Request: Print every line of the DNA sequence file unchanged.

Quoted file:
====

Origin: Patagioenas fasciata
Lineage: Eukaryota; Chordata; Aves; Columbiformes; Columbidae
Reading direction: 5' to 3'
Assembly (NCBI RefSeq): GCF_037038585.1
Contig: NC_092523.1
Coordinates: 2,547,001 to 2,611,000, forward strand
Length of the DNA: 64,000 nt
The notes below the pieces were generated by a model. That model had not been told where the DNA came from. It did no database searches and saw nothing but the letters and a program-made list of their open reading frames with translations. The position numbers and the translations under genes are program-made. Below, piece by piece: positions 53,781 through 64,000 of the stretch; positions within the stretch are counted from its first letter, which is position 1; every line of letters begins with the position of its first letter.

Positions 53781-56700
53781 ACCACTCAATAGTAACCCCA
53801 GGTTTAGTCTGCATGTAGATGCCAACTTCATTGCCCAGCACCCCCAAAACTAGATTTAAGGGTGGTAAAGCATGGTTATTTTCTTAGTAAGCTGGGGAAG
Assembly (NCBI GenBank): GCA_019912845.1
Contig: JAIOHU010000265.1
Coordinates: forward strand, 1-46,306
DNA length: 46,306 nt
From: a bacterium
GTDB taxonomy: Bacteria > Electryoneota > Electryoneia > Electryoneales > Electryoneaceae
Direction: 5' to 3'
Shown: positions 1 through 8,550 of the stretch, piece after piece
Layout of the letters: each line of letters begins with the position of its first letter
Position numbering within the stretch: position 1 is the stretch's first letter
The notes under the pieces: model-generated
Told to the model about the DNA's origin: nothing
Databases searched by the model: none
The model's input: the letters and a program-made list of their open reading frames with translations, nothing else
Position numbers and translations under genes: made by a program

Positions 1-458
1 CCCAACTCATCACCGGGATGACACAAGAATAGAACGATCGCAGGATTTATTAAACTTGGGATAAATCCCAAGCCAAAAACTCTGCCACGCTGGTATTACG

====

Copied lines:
Origin: Patagioenas fasciata
Lineage: Eukaryota; Chordata; Aves; Columbiformes; Columbidae
Reading direction: 5' to 3'
Assembly (NCBI RefSeq): GCF_037038585.1
Contig: NC_092523.1
Coordinates: 2,547,001 to 2,611,000, forward strand
Length of the DNA: 64,000 nt
The notes below the pieces were generated by a model. That model had not been told where the DNA came from. It did no database searches and saw nothing but the letters and a program-made list of their open reading frames with translations. The position numbers and the translations under genes are program-made. Below, piece by piece: positions 53,781 through 64,000 of the stretch; positions within the stretch are counted from its first letter, which is position 1; every line of letters begins with the position of its first letter.

Positions 53781-56700
53781 ACCACTCAATAGTAACCCCA
53801 GGTTTAGTCTGCATGTAGATGCCAACTTCATTGCCCAGCACCCCCAAAACTAGATTTAAGGGTGGTAAAGCATGGTTATTTTCTTAGTAAGCTGGGGAAG
Assembly (NCBI GenBank): GCA_019912845.1
Contig: JAIOHU010000265.1
Coordinates: forward strand, 1-46,306
DNA length: 46,306 nt
From: a bacterium
GTDB taxonomy: Bacteria > Electryoneota > Electryoneia > Electryoneales > Electryoneaceae
Direction: 5' to 3'
Shown: positions 1 through 8,550 of the stretch, piece after piece
Layout of the letters: each line of letters begins with the position of its first letter
Position numbering within the stretch: position 1 is the stretch's first letter
The notes under the pieces: model-generated
Told to the model about the DNA's origin: nothing
Databases searched by the model: none
The model's input: the letters and a program-made list of their open reading frames with translations, nothing else
Position numbers and translations under genes: made by a program

Positions 1-458
1 CCCAACTCATCACCGGGATGACACAAGAATAGAACGATCGCAGGATTTATTAAACTTGGGATAAATCCCAAGCCAAAAACTCTGCCACGCTGGTATTACG